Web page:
6. I use PCs and my friends use Macs. We transfer data freely between us with large USB 3 thumb drives. No problems as all have been encountered.

    To transfer over long distances, OneDrive is put to use. Again, no problems.

  7. I’m glad to hear it isn’t just me. I gave up on networking. I wasted a couple of days trying to learn enough to solve the puzzle. I could spend some money having a tech do it, but the benefit wouldn’t be worth the money. We get by using the flash drive method. I’m learning about OneDrive. That should be a good enough solution. Thanks for the article, it makes me feel less ignorant.

  8. Not the fastest but I find the quickest way to a working solution is to use an FTP client and server. If you know the IP address of the “other” machine you can normally get an FTP connection going quickly even if you can’t see the other machine when you browse the network. As someone else pointed out, “sneakernet” is always an option. It’s not pretty but it works.

  9. I manage a small office network (14 PCs). We have a Windows Server domain and ever since we moved from XP to Win7, I deal with ‘Network Discovery’ switching off. It happens on random PC’s at random times for unknown reasons. Like any IT situation, if you can’t reproduce the problem, it’s very difficult, if not impossible to fix it. I’ve tried so much experimenting that I don’t even know what may or may not have worked. I wrote up a “quick and easy” procedure with screenshots for everyone to fix it on their own when it occurs. We’re just living with it until I can get us all upgraded to Win10 and (crosses-fingers) hope the problem just goes away. For the record, 3 or 4 PCs have never had the problem … but I can’t reproduce that on the other PC’s. Like Leo says, it shouldn’t be this hard.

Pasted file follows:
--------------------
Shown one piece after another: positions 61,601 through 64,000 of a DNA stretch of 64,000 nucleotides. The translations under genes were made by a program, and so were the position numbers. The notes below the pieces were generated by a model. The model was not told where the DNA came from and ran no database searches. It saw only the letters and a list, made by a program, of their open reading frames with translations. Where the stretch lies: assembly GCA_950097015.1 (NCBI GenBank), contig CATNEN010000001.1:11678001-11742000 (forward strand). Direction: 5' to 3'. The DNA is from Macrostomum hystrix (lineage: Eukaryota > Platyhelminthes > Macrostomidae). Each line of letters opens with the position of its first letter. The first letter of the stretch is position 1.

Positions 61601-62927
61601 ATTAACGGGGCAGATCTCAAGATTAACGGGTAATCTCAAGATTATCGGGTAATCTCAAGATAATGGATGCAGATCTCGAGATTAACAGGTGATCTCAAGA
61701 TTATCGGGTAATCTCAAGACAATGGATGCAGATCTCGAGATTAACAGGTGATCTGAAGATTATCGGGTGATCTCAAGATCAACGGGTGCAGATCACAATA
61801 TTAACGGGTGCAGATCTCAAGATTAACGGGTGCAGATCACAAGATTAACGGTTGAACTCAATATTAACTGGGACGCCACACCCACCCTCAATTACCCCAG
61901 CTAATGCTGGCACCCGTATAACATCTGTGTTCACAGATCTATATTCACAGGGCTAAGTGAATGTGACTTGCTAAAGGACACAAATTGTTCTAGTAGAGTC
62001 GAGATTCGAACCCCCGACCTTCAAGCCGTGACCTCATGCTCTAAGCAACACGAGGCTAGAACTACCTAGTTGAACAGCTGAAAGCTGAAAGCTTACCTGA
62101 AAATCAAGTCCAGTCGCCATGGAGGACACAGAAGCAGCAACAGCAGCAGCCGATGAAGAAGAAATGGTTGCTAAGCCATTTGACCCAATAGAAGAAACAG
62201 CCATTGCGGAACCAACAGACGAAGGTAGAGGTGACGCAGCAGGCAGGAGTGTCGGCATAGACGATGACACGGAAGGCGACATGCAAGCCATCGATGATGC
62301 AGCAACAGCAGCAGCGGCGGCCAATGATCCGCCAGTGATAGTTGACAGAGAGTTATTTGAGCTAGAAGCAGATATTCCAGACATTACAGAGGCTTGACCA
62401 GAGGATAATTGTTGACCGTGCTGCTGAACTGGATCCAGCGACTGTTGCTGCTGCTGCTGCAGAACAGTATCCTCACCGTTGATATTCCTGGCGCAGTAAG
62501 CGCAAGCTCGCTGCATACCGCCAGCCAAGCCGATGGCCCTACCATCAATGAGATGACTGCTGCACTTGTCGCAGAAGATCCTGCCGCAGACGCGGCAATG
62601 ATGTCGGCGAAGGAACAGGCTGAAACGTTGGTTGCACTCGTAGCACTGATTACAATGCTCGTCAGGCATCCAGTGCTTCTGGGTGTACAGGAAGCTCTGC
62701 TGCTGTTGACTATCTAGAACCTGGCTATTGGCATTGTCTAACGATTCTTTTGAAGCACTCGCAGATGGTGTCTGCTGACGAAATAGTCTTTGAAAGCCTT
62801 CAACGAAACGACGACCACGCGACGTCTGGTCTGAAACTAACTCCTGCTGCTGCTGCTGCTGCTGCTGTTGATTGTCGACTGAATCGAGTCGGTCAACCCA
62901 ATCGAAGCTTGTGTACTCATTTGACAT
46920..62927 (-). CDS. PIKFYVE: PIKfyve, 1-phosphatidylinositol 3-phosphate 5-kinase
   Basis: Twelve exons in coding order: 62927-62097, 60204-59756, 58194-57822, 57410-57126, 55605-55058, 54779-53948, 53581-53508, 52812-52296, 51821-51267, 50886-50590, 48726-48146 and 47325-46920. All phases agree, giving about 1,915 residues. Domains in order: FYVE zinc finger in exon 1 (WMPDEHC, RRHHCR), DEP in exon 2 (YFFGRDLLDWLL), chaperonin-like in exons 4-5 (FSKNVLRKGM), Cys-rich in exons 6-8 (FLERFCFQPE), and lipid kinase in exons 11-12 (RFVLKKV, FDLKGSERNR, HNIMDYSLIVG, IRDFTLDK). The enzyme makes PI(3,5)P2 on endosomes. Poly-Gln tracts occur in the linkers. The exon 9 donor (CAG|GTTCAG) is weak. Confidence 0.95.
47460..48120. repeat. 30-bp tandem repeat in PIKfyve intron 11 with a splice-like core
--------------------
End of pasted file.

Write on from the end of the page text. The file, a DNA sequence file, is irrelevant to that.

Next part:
• Gabe,
      When I read Leo’s phrase “it shouldn’t be this hard” I said to myself “I’m gonna add that to my TAGLINE File and give Leo credit for saying that.

      “It Shouldn’t Be This Hard” – Leo Notenboom

      How about that Leo?

  10. We gave up on our “home network” a long time ago, and just sneakernet everything. We have lots of external drives, and lots of flash drives………….

    We seem to be able to print from the Windows 7 machine that has no printer to the Windows 7 machine that has a printer (IFF both are awake and running when the print job is sent), so there is some communication that is possible between them over the network, but we just don’t bother trying to do anything else.

  11. I am pleased to hear others have problems networking as well. I have 4 Windows 10 and an old Windows 7 machine and sometimes I can have all five networking and sometimes only two. There always seems to be a problem, be it a permission some or something else. At least the fallback of a portable HD always seems to work